Over the past several years there has been an increasing interest in church planting. As a result of declining attendance and the closing of many existing churches, every major denomination is focusing more resources toward starting new congregations. In recent years, we have also seen the creation of church planting networks that emphasize church planting across denominational lines.
In the midst of this proliferation of church planting, one of the most significant trends is the starting of new churches by bivocational leaders. Historically the phrase “bivocational pastor” was used to refer to a leader who served a church that was unable to compensate a pastor with a full-time salary. Therefore, the pastor would work a second, or third job, to supplement what the church could provide. In many cases, it was out of necessity not preference. However, today there is a new movement among bivocational leaders. More church planters who are choosing to plant bivocationally. They are making this decision out of the conviction that bivocational church planting actually provides a more desirable way to plant a new church, rather than on the basis of limited funds. In other words, it is becoming a first option, not a last resort.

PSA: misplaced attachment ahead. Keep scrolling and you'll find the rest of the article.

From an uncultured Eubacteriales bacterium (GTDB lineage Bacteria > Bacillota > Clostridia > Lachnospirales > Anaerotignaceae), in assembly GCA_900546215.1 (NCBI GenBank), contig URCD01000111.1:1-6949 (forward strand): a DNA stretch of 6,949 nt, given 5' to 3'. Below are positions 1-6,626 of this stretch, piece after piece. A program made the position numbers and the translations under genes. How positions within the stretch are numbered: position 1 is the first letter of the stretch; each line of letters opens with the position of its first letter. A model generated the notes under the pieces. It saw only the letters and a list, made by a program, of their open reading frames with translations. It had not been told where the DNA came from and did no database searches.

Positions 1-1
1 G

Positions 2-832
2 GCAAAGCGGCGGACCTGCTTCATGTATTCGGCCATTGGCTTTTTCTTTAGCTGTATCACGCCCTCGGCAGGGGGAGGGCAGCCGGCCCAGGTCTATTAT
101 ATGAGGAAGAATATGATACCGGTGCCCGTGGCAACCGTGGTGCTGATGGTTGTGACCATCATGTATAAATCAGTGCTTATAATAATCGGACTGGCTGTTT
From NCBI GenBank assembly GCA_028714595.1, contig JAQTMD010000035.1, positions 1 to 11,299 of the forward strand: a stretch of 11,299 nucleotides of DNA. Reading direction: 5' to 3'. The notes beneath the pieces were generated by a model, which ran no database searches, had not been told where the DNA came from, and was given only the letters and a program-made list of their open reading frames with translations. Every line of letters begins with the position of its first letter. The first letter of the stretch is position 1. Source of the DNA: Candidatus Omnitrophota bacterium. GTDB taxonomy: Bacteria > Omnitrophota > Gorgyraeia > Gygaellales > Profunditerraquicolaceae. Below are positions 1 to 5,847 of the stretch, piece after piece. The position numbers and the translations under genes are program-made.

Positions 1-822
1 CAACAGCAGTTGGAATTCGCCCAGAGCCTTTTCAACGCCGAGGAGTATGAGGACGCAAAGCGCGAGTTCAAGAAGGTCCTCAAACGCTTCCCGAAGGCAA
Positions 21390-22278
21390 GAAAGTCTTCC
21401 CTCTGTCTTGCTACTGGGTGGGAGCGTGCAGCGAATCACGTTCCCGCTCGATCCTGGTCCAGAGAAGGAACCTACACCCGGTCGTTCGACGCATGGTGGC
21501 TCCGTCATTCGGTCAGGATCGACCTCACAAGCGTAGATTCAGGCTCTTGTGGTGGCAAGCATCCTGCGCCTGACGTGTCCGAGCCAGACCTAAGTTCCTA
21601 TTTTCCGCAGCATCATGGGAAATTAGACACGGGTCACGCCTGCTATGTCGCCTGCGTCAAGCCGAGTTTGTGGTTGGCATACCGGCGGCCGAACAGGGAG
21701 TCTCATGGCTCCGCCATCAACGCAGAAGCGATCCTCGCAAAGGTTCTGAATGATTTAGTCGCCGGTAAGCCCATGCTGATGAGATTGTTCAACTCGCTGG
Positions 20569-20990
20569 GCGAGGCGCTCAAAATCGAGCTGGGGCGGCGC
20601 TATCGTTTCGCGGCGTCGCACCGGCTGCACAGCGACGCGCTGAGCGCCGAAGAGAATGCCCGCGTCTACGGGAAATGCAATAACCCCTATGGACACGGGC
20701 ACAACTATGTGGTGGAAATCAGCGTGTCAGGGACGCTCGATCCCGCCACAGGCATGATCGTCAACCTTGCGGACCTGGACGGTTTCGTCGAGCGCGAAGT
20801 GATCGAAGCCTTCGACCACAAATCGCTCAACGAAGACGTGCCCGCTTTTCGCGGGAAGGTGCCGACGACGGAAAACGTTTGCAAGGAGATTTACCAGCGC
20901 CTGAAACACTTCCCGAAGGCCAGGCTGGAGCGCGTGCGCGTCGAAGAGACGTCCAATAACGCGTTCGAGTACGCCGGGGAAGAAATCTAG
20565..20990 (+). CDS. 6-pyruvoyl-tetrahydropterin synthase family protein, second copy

While there is no need for bivocational church planting to compete with the more traditional approach—it is clearly a both/and proposition—there are some significant benefits to planting bivocationally, especially in a post-Christendom context. Lets consider three.